Feb 07, 2021
In general, federal student loans and school-certified private student loan amounts are based on your cost of attendance, which is determined by your school. Loan funds are disbursed to the school first to pay tuition, fees, and room and board, and any additional funds will be provided to you to cover other education-related expenses.
Generally your largest education-related expense, tuition and fees cover the basic costs of enrollment at your school. These costs vary widely, ranging from an average of around $3,440 per year at a public two-year college to more than $32,410 at a private four-year college, according to the College Board.
Whether you live in a dorm or an off-campus apartment, you can use your student loans to pay for housing and related expenses (e.g., utilities). Living expenses can also vary greatly depending on where you live and whether you attend an urban school (where housing tends to be more expensive) or a rural school.
It can be expensive getting to and from school, but student loans can help. You can use your student loan proceeds to cover a parking pass, gas expenses, public transit costs or a flight home during breaks. To help you save money, consider not keeping a car on campus, carpooling, and using a bike or other alternate forms of transportation.
Student loans can cover your meal plan and other food expenses during college. There are often several types of meal plans offered from commuter meal plans to plans for students living on campus full-time. Be sure to look at the options closely and be realistic about what will work best for your eating habits.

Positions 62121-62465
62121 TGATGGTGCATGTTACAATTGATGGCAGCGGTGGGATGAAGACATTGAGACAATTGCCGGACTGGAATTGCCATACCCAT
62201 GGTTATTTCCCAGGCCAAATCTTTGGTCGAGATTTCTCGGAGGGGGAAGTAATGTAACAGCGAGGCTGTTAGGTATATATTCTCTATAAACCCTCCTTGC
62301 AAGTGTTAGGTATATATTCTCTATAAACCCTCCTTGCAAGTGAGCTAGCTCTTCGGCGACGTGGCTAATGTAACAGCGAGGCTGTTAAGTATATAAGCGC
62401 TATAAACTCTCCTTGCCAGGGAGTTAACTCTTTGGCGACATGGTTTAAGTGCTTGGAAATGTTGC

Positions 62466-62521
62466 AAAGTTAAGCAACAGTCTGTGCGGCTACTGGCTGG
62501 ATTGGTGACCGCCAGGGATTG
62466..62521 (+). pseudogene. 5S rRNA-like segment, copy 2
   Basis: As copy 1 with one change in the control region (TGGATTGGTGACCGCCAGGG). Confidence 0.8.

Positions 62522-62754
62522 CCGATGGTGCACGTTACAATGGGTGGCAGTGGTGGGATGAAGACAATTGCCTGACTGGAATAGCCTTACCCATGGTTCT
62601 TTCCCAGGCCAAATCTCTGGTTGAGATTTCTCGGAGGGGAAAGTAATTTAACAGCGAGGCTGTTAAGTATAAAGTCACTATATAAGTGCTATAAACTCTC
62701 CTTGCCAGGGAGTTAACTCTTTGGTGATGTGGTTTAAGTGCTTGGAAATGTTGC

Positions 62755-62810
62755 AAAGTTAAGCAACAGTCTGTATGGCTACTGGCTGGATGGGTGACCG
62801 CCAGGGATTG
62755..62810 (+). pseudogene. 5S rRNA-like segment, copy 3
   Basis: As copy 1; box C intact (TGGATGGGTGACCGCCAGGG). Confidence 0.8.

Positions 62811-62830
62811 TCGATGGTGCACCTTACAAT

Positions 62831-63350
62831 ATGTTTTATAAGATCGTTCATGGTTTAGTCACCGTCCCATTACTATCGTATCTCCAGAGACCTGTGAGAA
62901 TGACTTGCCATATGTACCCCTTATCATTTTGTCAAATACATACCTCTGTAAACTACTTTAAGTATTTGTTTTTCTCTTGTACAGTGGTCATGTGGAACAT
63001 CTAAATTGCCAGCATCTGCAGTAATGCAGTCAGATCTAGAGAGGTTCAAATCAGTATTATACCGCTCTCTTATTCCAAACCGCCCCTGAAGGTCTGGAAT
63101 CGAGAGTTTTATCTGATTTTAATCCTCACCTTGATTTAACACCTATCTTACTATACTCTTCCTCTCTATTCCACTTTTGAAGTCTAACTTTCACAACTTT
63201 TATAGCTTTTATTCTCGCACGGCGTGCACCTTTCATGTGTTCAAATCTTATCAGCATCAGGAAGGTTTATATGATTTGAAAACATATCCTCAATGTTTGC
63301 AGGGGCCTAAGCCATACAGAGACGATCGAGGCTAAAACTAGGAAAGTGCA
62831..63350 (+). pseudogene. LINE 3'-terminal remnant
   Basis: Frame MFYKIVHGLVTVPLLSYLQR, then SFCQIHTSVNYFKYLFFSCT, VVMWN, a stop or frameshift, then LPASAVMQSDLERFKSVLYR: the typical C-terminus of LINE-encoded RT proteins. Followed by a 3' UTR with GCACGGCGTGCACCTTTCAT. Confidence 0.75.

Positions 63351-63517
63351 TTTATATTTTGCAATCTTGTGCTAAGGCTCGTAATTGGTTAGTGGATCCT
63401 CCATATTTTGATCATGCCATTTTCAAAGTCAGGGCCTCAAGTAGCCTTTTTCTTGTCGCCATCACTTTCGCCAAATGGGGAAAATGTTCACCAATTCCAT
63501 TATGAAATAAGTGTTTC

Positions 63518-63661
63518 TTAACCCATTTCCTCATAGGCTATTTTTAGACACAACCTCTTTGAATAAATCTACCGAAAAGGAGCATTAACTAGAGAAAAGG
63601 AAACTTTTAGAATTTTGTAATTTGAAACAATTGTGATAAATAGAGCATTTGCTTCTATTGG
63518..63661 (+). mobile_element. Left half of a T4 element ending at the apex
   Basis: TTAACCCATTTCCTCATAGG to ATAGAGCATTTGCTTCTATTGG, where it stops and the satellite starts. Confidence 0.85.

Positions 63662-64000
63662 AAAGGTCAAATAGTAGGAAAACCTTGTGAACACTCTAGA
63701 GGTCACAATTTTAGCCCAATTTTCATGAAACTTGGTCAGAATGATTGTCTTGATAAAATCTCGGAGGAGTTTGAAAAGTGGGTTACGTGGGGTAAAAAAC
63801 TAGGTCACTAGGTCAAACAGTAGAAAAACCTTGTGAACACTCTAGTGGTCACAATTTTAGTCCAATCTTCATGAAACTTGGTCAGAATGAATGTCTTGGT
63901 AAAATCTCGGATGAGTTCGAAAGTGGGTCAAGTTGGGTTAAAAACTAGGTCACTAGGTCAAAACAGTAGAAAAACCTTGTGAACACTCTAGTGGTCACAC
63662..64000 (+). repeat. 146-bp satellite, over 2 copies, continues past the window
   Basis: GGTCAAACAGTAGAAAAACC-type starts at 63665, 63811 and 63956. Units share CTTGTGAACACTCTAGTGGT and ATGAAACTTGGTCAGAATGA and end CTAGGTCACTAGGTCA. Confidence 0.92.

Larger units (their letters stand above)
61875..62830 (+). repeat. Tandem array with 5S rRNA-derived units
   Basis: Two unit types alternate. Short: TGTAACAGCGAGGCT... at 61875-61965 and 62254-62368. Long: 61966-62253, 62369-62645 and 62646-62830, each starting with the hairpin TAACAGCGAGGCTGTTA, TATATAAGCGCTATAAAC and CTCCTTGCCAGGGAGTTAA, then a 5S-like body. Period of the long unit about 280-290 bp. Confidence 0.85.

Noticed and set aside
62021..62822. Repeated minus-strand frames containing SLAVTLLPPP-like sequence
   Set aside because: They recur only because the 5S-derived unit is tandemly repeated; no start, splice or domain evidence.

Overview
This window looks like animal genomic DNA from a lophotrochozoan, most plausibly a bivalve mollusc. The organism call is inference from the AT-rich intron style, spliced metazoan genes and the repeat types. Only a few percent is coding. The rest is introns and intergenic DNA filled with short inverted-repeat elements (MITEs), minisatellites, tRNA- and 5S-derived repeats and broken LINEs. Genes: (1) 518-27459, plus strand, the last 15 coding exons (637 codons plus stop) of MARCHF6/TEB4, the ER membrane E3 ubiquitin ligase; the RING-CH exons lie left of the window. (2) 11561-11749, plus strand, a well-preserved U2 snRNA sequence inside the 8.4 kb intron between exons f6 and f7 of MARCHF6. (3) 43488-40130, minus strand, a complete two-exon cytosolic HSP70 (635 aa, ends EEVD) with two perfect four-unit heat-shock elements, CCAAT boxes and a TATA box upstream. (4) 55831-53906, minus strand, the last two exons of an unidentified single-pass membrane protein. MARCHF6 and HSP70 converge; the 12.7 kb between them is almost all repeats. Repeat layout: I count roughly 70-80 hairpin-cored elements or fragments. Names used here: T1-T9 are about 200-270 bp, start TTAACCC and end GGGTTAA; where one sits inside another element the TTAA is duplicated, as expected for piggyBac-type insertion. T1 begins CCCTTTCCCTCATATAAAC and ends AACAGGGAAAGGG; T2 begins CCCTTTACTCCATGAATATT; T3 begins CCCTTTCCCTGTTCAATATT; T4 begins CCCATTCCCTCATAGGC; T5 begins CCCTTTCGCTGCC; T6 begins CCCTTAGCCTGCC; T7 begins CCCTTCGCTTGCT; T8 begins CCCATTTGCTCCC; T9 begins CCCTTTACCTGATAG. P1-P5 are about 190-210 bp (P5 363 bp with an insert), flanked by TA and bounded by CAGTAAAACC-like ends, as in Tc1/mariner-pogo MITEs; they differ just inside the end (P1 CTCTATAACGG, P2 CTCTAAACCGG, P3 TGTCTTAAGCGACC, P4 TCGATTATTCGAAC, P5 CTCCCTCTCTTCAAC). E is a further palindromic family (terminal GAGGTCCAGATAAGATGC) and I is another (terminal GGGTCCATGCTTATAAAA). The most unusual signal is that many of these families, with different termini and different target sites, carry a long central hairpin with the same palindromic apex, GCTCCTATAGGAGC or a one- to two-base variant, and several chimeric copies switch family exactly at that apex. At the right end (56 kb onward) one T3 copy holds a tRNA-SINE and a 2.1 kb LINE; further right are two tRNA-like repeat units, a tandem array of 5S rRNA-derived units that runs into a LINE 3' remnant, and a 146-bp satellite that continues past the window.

Student loans can be used to buy textbooks, a computer, and other required supplies and equipment for classes. To help save on costs, it's best to look for used books and refurbished electronics. You can also talk to your professors at the beginning of the term to see if you can buy earlier editions of a textbook to help reduce classroom costs.
While you won't have to provide your lenders with receipts to show how you spent the money, you did promise to use the loan funds to pay for education-related expenses when you agreed to the loan terms. Remember that you'll eventually have to pay back your loans-with interest-so be judicious about how you spend your money.
If you can't afford to cover the cost of a trip to Cancun without tapping into your student loans, then you should rethink your spring break plans.
Everyone gets tired of eating in the dining halls day after day, but going out to restaurants on a regular basis can add up quickly. If you have access to a kitchen (or even just a microwave), consider cooking some of your meals to add variety into your diet, and save dining out for special celebrations.
No matter how badly you want to deck the walls with posters and warm up the room with an area rug, these purchases are not "necessities." Instead, you can save money and hone your DIY skills by finding creative (and inexpensive) ways to inject some character into your room.
Just because you need to get to and from campus doesn't mean you need fancy new wheels to do it. Stick with your current vehicle or look into mass transit and other alternative transportation options to keep costs down.
You shouldn't be buying apparel with student loan money. If you're sick of your closet's contents, host a clothing swap with friends to score some new threads without damaging your bank account.
If you want to spend money on dorm room accessories, a nice meal out on the town or a new outfit, consider getting a part-time job or saving your money from a summer gig to cover the additional expenses. The more you can reduce your expenses, the less student loan money you will use. This savings translates into smaller loan payments and more money in your wallet after graduation.